The inmates plan to land at Lerner Airfield, a remote desert airstrip, and transfer onto another plane owned by Cindino and his cartel. Poe finds Pinball's corpse trapped in the landing gear and writes a message to Larkin on the body before throwing it out. Larkin learns of the news and heads to Lerner after contacting the National Guard. Bedford, raiding the cargo, discovers Poe's identity when reading his parole letter and finding the stuffed rabbit Poe intends to give to his daughter, forcing Poe to kill him.

The Jailbird is grounded at Lerner, with no sign of the transfer aircraft. Poe warns the others of Cindino's past acts of deceit and betrayal; Grissom orders the others to fuel up the plane and get it ready for takeoff. Poe leaves to find Baby-O a syringe to give him insulin, meeting Larkin and informing him of the situation. They discover Cindino planning to escape on a hidden private jet, which Larkin sabotages. Grissom executes Cindino by igniting the plane's fuel. Meanwhile, Greene meets a little girl, but resists the urge to kill her. As the other inmates prepare the plane, Johnny 23 spots a National Guard convoy approaching and gives the alarm. The inmates find a cache of shotguns and rifles in the cargo hold and prepare an ambush. As the National Guard arrives, the inmates launch an assault, resulting in various casualties, but Larkin defends the surviving troops using a bulldozer as a makeshift shield, while the surviving inmates flee back onto the Jailbird and take flight.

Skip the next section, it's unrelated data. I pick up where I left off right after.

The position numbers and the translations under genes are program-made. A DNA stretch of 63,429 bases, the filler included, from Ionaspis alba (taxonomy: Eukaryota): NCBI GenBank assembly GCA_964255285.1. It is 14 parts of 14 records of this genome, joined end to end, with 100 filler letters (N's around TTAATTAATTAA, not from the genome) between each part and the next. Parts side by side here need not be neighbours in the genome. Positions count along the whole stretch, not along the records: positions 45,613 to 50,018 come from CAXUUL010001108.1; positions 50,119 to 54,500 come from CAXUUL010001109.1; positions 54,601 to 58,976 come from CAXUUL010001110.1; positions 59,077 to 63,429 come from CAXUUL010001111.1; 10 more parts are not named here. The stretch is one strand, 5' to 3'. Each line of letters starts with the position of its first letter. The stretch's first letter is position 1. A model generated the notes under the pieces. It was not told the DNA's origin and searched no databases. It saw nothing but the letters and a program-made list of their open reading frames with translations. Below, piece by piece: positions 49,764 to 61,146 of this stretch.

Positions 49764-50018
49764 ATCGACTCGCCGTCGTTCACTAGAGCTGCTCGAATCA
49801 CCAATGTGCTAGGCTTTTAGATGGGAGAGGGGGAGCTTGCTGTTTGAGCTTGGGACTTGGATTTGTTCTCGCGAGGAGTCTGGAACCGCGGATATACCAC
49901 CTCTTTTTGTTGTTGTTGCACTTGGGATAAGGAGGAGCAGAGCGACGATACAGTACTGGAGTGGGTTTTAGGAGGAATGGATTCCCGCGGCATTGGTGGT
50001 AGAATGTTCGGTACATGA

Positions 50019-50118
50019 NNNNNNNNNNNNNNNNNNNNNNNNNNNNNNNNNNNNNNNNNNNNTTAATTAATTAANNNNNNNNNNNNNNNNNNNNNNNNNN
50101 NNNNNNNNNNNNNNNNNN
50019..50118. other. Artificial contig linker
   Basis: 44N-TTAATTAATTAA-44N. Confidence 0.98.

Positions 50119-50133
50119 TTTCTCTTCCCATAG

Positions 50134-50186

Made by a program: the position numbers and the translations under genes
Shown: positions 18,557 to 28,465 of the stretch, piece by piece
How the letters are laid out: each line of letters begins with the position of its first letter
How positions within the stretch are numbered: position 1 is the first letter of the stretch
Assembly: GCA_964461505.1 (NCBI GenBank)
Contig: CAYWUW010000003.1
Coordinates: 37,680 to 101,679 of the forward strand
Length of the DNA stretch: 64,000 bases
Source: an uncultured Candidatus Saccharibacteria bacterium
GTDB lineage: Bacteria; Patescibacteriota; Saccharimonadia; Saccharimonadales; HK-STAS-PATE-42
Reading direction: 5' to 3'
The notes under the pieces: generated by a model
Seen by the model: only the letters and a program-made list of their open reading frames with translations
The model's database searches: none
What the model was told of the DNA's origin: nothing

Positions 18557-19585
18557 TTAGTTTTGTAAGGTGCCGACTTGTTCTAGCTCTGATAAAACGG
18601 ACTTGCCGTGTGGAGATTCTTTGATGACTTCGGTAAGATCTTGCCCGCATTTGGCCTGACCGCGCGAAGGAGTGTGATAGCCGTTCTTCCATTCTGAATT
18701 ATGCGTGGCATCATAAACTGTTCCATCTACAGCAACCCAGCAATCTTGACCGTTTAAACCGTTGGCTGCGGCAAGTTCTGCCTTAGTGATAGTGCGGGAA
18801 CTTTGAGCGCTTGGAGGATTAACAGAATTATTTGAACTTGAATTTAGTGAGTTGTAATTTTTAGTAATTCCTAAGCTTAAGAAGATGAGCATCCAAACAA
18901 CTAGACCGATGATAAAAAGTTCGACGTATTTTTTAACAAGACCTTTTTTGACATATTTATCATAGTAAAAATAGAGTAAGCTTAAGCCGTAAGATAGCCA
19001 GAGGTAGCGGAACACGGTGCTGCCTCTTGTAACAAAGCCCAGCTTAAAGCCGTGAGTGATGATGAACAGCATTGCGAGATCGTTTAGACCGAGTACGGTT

Poe's identity is revealed when Bedford's body is found. Grissom is about to execute him and Baby-O, when Larkin and Malloy arrive in attack helicopters, damaging the Jailbird's fuel tank. Though Larkin orders the plane to land at McCarran International Airport, Swamp Thing is forced to land it on the Las Vegas Strip, causing mass destruction and killing Johnny 23. Grissom, Diamond Dog and Swamp Thing escape on a fire truck, pursued by Poe and Larkin on police motorcycles; the chase results in the deaths of all three escapees. Poe and Larkin form a friendship before the former meets his daughter for the first time and gives her the bunny. As the surviving inmates are apprehended, the only one unaccounted for is Garland Greene, who gambles in a casino.